For reasons of geography, apparently, and the low number of people who have downloaded the app, and earthquake warning only went about to about 40 people on Tuesday in San Luis Obispo County ahead of a 4.3M earthquake.
The earthquake was originally measured as a 4.8M quake, which triggered the new statewide warning system to send out an alert to those likeliest to be affected — the MyShake app's threshold for issuing warnings is 4.5M. But, as KPIX reports, it served as an early real-world test of the system, which just officially launched in October.
The quake happened just before 10:30 a.m. Tuesday and it was centered seven miles south-southeast of Cholame and 22 miles southwest of Paso Robles. According to the USGS, only around 500 people felt the quake in that vicinity.
The MyShake app, developed at UC Berkeley over the last decade, issues cellphone alerts to everyone who has it, a few seconds before a 4.5M or larger quake is about to be felt. The app is meant allow people to run for cover if necessary to avoid injury in a large earthquake, and it relies on a statewide network of seismic activity sensors.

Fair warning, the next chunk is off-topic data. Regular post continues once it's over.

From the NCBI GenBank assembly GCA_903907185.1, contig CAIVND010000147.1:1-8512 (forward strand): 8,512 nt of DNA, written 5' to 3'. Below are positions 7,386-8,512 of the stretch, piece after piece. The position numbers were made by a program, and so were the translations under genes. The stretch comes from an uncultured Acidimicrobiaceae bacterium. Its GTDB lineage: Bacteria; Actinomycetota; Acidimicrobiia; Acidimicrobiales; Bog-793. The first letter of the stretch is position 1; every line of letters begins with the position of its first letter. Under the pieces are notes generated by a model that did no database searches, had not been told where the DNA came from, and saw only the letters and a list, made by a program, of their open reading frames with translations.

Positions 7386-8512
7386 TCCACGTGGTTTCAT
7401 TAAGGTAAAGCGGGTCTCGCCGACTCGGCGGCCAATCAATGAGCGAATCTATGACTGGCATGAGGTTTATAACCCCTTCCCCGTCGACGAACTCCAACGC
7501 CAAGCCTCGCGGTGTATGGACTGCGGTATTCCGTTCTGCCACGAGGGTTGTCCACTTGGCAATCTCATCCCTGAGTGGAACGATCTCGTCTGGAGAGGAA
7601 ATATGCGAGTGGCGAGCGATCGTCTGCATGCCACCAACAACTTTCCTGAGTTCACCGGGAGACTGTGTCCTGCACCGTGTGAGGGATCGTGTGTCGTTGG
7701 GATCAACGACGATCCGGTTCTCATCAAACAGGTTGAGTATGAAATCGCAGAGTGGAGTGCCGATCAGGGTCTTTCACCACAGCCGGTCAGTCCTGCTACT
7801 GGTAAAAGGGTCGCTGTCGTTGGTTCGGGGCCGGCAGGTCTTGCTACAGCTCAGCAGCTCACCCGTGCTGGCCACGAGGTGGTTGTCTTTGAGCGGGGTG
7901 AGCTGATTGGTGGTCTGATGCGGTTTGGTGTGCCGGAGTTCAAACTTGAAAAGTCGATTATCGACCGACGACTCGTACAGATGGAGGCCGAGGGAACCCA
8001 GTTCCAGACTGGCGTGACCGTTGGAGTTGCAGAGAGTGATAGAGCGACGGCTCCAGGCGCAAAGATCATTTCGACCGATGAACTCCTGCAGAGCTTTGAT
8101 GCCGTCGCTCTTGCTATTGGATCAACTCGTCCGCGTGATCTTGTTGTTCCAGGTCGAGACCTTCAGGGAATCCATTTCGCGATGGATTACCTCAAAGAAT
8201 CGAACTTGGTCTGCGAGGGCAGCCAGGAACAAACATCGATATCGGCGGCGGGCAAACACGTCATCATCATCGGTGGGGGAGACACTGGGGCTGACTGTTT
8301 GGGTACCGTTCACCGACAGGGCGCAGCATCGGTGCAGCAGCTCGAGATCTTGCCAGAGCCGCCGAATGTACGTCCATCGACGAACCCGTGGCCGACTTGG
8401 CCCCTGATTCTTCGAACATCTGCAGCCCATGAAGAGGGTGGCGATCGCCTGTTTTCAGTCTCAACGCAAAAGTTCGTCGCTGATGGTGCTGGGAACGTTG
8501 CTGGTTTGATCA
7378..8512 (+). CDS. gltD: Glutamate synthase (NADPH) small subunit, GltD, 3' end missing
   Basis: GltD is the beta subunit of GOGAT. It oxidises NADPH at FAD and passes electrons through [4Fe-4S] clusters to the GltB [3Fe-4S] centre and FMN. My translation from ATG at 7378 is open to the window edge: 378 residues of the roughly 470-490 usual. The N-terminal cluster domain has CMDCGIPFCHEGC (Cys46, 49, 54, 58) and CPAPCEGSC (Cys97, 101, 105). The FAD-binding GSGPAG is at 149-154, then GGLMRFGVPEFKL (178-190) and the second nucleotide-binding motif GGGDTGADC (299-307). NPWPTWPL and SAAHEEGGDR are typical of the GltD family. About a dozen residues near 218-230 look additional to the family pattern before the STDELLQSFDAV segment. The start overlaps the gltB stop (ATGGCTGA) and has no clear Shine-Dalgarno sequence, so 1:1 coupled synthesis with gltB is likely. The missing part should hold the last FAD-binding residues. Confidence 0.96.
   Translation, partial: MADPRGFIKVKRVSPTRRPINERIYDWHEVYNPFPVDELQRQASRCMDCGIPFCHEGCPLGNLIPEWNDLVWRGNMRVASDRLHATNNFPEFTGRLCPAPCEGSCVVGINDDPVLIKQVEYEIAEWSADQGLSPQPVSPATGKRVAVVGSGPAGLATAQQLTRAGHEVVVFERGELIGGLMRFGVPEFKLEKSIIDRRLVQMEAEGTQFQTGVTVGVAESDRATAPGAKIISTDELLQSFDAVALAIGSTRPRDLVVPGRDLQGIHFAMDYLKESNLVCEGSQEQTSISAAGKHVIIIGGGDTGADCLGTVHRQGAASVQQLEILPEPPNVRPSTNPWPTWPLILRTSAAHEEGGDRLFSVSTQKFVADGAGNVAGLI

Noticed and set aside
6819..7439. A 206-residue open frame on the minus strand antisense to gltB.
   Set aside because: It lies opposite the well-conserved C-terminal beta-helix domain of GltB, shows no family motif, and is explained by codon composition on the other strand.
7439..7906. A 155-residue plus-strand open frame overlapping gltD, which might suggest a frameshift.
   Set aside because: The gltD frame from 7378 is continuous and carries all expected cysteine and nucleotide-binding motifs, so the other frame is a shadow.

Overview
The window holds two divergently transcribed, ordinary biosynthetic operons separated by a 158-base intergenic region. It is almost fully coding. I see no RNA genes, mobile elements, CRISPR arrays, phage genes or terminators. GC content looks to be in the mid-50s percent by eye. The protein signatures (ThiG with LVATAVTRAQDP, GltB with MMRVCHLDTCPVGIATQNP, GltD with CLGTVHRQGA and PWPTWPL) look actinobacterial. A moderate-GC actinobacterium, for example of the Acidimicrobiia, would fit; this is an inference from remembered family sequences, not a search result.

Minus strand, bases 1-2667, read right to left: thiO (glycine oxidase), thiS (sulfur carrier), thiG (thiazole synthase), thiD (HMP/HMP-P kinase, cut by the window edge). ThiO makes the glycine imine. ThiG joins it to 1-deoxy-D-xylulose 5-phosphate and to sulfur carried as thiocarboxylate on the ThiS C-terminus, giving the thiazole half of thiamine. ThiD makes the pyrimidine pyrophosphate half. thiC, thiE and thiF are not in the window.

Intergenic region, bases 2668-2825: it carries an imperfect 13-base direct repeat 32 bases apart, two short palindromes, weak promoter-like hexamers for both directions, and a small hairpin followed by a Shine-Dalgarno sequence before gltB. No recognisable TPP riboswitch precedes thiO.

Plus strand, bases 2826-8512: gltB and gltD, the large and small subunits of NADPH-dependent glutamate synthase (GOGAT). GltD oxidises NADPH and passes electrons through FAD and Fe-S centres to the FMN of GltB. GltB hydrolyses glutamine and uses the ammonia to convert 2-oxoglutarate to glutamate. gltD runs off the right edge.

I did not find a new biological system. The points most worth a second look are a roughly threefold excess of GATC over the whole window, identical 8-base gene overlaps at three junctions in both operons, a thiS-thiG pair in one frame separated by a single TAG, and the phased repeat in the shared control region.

An earlier version of the app, called ShakeAlertLA, was promoted in Los Angeles County and would have been put to good use in July, when two large quakes shook Southern California — only those quakes were centered far outside the county to the east, and therefore the warnings did not go out for county residents who nonetheless felt the quakes.